Say you’ve spent a lot of time crafting the perfect message, logo, website, and marketing materials for your brand. You went back and forth with a designer to get your logo lined out just right. You worked with a content writer to craft an impactful and cohesive tagline and brand message. You even had custom business cards printed. But, none of this will stay consistent over time if you don’t have brand guidelines.



Brand guidelines are a set of tools and rules on how to use branding elements. These guidelines are used by our project managers, designers, writers, social media managers, web developers and anyone else involved with a project. The guidelines are usually presented in a book format that covers how branding works in a collaborative environment and how the different elements of the brand work together to form a brand identity. It’s EXTREMELY important that we pay attention to all branding elements before taking on ANY project.



Since no two brands are exactly the same, the elements included in brand guidelines may not look the same as a different brand’s guidelines. However, there are three common elements included in every brand identity guidelines:


1. The color palette that the brand uses.

2. The different typography associated with the brand including the various typefaces and families.

3. The different versions of the logo design and how they are to be used.

4. Graphic elements that can be used separately from a logo.

5. Symbols may be included if the brand contains any.

6. Wordmarks are included when appropriate.

7. Brand tone is also included if the brand has an established tone of voice for messages and content.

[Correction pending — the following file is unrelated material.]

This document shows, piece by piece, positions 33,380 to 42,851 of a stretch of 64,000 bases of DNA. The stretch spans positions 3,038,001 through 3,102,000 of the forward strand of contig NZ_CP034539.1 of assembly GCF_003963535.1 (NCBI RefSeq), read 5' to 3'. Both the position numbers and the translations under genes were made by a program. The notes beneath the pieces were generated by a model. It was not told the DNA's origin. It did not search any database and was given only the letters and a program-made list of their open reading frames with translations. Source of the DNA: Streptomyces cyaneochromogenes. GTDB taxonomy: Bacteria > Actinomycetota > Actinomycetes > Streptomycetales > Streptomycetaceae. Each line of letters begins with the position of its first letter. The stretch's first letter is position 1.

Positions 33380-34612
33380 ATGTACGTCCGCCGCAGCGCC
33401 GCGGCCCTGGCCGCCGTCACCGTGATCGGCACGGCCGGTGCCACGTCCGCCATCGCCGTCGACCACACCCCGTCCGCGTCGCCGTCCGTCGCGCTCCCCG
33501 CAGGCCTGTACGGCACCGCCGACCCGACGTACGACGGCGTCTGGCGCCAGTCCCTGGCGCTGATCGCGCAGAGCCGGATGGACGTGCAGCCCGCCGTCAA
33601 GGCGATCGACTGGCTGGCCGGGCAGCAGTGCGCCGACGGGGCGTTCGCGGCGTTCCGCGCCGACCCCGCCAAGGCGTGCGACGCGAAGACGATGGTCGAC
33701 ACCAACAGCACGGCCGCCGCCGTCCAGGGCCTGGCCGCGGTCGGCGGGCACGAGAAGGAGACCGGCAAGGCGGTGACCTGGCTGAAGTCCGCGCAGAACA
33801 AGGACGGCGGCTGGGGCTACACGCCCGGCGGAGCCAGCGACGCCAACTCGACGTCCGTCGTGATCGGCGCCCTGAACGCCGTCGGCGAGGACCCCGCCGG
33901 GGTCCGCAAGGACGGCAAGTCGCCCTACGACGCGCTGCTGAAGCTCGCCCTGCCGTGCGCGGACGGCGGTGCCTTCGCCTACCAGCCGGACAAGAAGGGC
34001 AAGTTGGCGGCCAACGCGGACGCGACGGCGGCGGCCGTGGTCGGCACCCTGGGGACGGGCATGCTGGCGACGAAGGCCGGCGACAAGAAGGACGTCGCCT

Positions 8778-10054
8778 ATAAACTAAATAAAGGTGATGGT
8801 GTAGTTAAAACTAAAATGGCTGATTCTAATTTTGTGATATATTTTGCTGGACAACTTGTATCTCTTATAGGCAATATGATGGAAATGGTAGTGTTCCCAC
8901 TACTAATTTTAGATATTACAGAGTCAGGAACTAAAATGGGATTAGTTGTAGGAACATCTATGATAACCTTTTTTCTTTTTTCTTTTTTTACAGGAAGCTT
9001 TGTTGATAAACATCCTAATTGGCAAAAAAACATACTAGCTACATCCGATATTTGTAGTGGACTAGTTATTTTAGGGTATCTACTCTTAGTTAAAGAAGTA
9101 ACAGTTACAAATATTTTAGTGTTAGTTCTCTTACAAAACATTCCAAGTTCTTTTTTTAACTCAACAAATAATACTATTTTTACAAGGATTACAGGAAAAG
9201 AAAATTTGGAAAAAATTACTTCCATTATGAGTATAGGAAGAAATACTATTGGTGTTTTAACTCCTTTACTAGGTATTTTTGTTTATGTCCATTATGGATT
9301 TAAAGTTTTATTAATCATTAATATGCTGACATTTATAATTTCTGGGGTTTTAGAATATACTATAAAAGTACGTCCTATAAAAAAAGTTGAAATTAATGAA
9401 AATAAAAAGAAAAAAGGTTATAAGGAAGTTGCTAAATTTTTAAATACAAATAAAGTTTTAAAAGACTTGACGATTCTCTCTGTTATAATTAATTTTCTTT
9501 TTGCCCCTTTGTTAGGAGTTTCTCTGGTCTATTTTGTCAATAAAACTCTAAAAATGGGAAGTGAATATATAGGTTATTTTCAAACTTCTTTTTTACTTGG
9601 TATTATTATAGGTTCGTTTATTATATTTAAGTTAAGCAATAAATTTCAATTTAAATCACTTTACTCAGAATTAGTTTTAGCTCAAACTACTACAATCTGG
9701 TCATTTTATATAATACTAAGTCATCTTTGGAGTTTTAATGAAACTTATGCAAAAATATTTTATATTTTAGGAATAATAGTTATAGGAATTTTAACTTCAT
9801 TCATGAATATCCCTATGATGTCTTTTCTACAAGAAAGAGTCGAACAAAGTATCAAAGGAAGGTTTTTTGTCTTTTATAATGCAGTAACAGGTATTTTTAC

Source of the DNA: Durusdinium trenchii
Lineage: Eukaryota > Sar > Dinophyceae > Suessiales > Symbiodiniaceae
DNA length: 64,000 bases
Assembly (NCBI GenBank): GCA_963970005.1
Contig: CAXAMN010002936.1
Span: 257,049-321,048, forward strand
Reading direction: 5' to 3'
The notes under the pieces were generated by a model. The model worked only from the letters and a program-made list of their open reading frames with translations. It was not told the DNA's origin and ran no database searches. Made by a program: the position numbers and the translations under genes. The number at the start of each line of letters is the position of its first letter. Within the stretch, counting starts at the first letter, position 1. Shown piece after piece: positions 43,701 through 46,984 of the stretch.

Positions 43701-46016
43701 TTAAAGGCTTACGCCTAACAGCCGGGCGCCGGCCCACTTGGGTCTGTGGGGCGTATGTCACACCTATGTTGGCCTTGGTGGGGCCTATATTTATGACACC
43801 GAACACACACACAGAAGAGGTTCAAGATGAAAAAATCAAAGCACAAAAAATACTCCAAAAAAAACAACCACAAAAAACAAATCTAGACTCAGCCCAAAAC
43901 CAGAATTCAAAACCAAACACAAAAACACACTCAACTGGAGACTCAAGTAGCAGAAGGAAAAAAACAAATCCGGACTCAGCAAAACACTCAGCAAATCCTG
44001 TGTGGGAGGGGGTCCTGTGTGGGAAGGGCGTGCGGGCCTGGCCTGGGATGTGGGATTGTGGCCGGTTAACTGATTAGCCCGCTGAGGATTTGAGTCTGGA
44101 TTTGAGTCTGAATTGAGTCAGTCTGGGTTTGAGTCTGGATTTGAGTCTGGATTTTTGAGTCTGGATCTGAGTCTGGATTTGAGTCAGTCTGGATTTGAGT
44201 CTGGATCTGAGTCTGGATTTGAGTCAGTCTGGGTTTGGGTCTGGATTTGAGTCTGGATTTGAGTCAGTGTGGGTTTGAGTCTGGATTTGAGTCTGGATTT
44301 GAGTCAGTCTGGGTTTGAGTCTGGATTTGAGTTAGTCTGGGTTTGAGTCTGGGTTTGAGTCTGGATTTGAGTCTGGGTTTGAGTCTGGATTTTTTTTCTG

The elements in brand guidelines depend on the elements that make up a brand.



Now that you know what’s included in brand identity guidelines, you might be wondering why you need them. Brand guidelines should really be used as a tool to keep a brand consistent. Whether the business is large or small, brand guidelines are critical to helping a brand to work effectively.



In order for any brand to be effective, it needs to be consistent. Logo’s colors to better fit a certain marketing material, then it may not be recognizable to consumers or clients anymore. A style guide puts rules in place not to limit creativity, but to keep brand identity consistent and recognizable. With brand guidelines in place, we can ensure a brand’s elements are used effectively and look professional anytime they are used. And, when the elements in a brand are used in the correct way consistently, we can build a powerful and recognizable brand in every aspect.



Brand’s guidelines will include more than just a color palette and versions of a logo. It contains specific rules and standards in which those elements are to be used. Not only will the guide contain things like different logo variations, but it will include examples of how not to use those logos. Rules like clear spacing around logos are just as important as knowing when to use the logo versus the wordmark. The guidelines will help anyone creating a message from the brand know and understand which elements to use and how to use them. It’s about consistency, but it’s also about knowing what’s right and wrong when it comes to using those brand elements.



Brand guidelines aren’t just about setting rules, though. They’re about providing you and anyone else sending out a message from a brand with the tools to keep branding consistent. The elements included in brand guidelines work together to create a cohesive message and those elements are the tools needed to create moving messages and iconic marketing communications.



Just because not that many people use the tools and elements outlined in brand guidelines doesn’t mean that will always be the case. To scale a company or just add one employee, then more and more people will be involved and part of the brand. Someone within the agency won’t know the rules of brand identity for each client, at least not right away. Having brand guidelines in place will help avoid confusion for those using the brand elements and keep branding consistent.